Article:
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Starting your research with a quick brainstorm session is a good idea because it will help you identify:
keywords to search in the library catalog and databases
synonyms and alternative words for your topic
specific ideas or questions you may want to address, that you haven’t yet considered
Questions to ask while brainstorming: Write in answers as short phrases or words
WHOare the important / influential people (artists, designers, critics, writers, philosophers etc.) involved with my topic? This could also be a group or organization rather than an individual. Who is the audience or end user?
WHAT are some examples of this topic? A work of art, building, film, product, service, etc.? What is it made of, what does it look like, what style is it? What are the creator’s aims, goals or concerns?
WHEN – what time period(s) are appropriate to this topic? Has it been around for a long time, or is it new? How did it originate? If it is historical, what are the important milestone dates in its history?
WHERE– is it tied to a specific country, state, city or geographic area? Has it been relocated to multiple places and if so, where? What is the importance of place to my topic?
HOW has this topic/idea/work influenced others? How does it relate to the larger culture or context?
WHY is this topic/idea important –to others, and to me? ONE additional question I have about my topic, or something I would like to learn more about:
Information sources to use: You may need to do some background reading to answer the questions above. It’s ok to start with the basics! Bear in mind you will not END your search here – you still need to use the library catalog and databases to complete your research.
Existing knowledge – what do you already know about this?
Notes from class discussions and lectures and interviews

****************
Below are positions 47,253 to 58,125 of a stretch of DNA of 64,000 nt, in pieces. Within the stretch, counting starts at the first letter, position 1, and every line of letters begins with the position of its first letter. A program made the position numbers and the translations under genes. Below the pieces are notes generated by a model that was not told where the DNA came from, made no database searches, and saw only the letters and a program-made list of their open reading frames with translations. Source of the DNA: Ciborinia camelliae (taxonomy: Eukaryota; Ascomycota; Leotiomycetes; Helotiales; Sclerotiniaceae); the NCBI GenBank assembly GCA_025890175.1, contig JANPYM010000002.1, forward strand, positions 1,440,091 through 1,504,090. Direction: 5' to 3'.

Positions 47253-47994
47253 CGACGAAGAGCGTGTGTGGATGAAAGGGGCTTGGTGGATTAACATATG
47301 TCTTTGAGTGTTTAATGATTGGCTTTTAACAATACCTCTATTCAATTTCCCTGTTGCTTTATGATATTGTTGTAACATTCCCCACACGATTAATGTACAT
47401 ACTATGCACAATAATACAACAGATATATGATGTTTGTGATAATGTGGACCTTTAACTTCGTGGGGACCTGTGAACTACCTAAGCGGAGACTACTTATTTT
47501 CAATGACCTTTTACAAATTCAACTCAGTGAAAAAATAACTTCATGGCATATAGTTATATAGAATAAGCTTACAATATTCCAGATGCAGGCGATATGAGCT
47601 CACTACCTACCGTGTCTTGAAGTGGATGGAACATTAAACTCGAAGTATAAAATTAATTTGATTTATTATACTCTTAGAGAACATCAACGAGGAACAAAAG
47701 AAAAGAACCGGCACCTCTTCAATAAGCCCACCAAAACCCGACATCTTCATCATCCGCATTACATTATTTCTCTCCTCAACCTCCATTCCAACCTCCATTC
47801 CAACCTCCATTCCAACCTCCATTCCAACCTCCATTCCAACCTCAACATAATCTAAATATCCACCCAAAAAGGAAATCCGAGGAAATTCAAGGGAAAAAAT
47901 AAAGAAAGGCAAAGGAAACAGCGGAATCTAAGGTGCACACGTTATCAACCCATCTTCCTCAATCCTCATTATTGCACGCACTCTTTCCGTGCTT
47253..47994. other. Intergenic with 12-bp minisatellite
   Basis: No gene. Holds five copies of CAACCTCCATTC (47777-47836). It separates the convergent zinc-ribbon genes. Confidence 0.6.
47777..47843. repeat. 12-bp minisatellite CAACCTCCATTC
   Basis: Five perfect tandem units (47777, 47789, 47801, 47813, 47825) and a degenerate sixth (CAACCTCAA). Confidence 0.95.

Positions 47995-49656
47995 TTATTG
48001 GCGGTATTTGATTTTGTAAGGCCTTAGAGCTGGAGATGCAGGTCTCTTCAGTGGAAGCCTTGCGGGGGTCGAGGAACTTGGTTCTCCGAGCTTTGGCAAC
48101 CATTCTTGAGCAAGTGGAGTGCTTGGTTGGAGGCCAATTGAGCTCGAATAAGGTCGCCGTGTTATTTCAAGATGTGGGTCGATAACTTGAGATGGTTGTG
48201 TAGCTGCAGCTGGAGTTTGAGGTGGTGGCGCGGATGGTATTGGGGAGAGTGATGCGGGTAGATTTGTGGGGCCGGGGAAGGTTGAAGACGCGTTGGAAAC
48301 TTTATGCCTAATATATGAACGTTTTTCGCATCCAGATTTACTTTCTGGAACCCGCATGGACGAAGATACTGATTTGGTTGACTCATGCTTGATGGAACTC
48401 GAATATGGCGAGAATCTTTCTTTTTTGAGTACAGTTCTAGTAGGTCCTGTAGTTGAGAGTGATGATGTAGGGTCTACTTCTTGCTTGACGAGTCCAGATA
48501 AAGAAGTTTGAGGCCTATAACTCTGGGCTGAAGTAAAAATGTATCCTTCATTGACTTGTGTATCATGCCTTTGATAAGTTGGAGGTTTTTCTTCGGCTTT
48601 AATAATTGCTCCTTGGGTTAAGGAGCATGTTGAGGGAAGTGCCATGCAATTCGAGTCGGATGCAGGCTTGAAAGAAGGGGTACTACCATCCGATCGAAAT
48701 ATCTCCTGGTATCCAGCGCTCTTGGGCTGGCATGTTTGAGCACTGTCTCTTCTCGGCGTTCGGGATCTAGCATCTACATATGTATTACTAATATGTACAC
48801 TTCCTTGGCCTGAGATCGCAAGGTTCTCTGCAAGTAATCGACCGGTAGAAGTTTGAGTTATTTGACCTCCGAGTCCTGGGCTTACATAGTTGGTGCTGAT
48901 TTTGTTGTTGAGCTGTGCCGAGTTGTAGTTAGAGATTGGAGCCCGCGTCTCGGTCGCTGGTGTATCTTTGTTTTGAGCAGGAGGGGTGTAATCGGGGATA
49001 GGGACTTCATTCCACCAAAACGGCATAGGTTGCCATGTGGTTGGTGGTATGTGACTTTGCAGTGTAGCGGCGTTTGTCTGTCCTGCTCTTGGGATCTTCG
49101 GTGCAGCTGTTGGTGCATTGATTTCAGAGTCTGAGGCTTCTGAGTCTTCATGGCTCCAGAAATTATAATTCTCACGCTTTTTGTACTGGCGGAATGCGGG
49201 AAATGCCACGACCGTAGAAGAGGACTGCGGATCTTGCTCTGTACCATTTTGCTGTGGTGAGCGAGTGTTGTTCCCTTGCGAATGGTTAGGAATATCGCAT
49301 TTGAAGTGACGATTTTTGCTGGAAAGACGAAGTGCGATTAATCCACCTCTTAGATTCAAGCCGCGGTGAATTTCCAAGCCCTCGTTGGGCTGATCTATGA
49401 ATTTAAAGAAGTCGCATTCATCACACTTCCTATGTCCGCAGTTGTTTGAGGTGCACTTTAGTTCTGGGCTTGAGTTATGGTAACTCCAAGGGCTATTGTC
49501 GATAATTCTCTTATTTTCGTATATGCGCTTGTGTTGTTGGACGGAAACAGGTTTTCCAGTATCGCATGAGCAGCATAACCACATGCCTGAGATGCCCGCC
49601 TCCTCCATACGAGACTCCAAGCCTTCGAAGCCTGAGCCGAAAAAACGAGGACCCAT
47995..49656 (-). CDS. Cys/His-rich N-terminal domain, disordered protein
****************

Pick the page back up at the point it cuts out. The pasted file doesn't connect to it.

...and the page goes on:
Developed by Mike Eisenberg and Bob Berkowitz, the Big6 is the most widely known and widely used approach to teaching information and technology skills in the world. Used in thousands of K-12 schools, higher education institutions, and corporate and adult training programs, the Big6 information problem-solving model is applicable whenever people need and use information (Eugene Ashley High School).
Mike Eisenberg explains Big 6 and Super 3
1. TASK DEFINITION
Define the problem in the most clear terms you can. Figure out the information you need.
IMPORTANT! Use theBig 6 Research Organizerand Project Planneron this page
Free resource.The World Factbook provides information on the history, people, government, economy, geography, communications, transportation, military, and transnational issues for 267 world entities.
Our Reference tab includes: maps of the major world regions, as well as Flags of the World, a Physical Map of the World, a Political Map of the World, a World Oceans map, and a Standard Time Zones of the World map.
Engage with the information. Depending on the type of resources you have chosen, this involves reading, listening, watching, touching, etc.
Is the information in-depth enough for me or is it too simple, superficial?
Can I understand the information?